NBA Draft Questions: Does Height Matter for Point Guards?
Taller players always have an leg up against shorter players in basketball. The ability to shoot over shorter defenders on offense and tower over smaller opponents on defense gives players a distinct advantage on both sides of the ball, particularly in the post.
Point guard is the one position where players seem to have success without a distinct height advantage. Some of the greatest point guards to ever play the game were 6'2" or shorter. John Stockton is 6'1", Allen Iverson is 6'0" and the consensus best point guard in the league today (and also best according to nERD), Chris Paul, is only 6'0" as well.
With that said, the NBA draft is all about upside. Players with superior size and athleticism are often valued higher than smaller players with more polish. While NBA scouts may know less about Dante Exum than other point guards, his elite height (6'6") and quickness have him as the number one overall point guard on most teams' boards. Specifically, Exum is rated way higher than shorter guys like Tyler Ennis (6'2") and Shabazz Napier (6'1"), who we have already seen perform on the big stage. You can learn more about Exum from Brandon Gdula, by the way, here.
But, in the end, are short point guards as successful in the NBA as taller point guards? Let's take a closer look.
Where Have They Been Drafted?
I will get into the success of short point guards versus tall point guards later, but first I want to dig a little deeper into how these players are being valued on draft day. Here is a list of all of the point guards drafted over the past three years that were 6'2" or shorter:
As you can see, just 12 point guards who are 6'2" or shorter were drafted in the past three years. Additionally, only three players on this list were drafted in the top 10 - Trey Burke, Kemba Walker and Jimmer Fredette - and all three of these players were All-American performers in college.
Although few of these players were selected within the first 10 picks, 8 out of these 12 players were selected in the first round. This could simply be a coincidence, but it also could be directly tied to the fact that many NBA teams use their second round picks to take players with tremendous upside rather than players that could have an immediate impact on the court. Greater physical tools often means greater upside, which may be why we see more physically imposing players selected later in the draft.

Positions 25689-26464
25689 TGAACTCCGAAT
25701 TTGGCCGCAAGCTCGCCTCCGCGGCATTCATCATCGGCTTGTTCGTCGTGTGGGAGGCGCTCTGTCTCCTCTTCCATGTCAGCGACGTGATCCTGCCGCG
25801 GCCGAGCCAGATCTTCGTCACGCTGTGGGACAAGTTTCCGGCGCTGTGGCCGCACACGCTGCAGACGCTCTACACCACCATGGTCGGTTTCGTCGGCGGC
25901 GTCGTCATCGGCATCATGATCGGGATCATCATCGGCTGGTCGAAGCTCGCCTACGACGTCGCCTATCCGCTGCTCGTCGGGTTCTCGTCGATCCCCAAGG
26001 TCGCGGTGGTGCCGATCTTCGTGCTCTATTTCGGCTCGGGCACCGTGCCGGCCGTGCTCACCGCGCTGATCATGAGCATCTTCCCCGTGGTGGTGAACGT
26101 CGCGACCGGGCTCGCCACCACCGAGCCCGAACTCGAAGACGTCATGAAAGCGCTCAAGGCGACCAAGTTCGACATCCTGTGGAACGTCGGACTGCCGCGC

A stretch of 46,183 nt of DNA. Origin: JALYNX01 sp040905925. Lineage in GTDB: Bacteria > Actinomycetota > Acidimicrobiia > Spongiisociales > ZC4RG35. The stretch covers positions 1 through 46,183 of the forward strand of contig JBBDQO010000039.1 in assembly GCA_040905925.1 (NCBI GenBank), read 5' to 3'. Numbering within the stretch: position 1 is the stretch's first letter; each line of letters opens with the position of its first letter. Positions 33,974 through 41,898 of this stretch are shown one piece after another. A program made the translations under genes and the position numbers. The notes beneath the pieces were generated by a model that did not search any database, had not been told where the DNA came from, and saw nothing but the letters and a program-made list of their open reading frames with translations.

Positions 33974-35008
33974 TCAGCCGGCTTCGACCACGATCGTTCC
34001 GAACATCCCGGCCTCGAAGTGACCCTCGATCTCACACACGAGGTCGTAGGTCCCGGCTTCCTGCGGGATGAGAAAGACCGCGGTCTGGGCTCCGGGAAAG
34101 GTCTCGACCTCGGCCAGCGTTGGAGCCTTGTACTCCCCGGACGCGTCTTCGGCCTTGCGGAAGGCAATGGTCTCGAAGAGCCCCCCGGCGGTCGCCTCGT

Now, let's see where point guards who are 6'3" or taller were selected:
The first thing that jumps out is that this list includes a lot more names. There are 19 point guards 6'3" or taller that were drafted in the past three years (compared to the 12 shorter players that were drafted). Also, these taller guards were valued significantly higher than those with a height disadvantage.
Of these 19 taller point guards, four of them were drafted in the top 10, including the 2011 number one overall pick, Kyrie Irving, and the 2013 number two overall pick, Victor Oladipo. Additionally, 10 of these players were drafted in the first round compared to the eight shorter guards drafted in similar position.
How Effective Have They Been in the NBA?
NBA teams may view taller point guards as hotter commodities, but does this height advantage translate to results on the court? Here's a list of the 10 point guards who were drafted in the past three years with the highest 2013-2014 nERD:
Only four of the point guards drafted since 2011 - Damian Lillard, Isaiah Thomas, Kyrie Irving and Cory Joseph - had a positive nERD score in the 2013-2014 season, three of which were 6'3" or taller. In addition, four of the top five players on this list were at least 6'3" tall, Thomas being the only exception. With that said, four out of the five remaining players on this list actually measured in at 6'2" or shorter, making the top ten an even split.
The numbers tell a similar story when you look at some of the players with lower nERD scores. Let's take a look at the top two point guards selected in last year's draft.
Michael Carter-Williams went from being the tallest point guard drafted since Greivis Vasquez in 2010 to winning NBA Rookie of the Year. Although he did put up some prolific numbers which earned him that distinction, his nERD was an abysmal -8.1. Trey Burke, the 6'1" point guard who was drafted just two spots before the former Syracuse star, posted numbers that were good enough for fourth in Rookie of the Year voting, yet he similarly had a horrible nERD of -8.0.
What Does it Mean for This Year's Draft Class?
It's certainly a small sample, but when you look at the results from the past three classes of point guards, height seems to have much more of an impact on where individual players are selected rather than their success on the court. This bodes well for the draft prospects of Dante Exum, Marcus Smart and Elfrid Payton, but doesn't necessarily mean that they will outperform Tyler Ennis and Shabazz Napier in the long term. If Exum goes to the 76ers at number three overall he will certainly be making more money than Ennis and Napier who project to go in the second half of the first round, but he will also be in a less-desirable on-court situation.
All five of these players are outstanding prospects with tremendous talent. Will they all be All-Stars? Probably not. But I think it's safe to say there are many more important factors which will determine their level of success than how tall they are.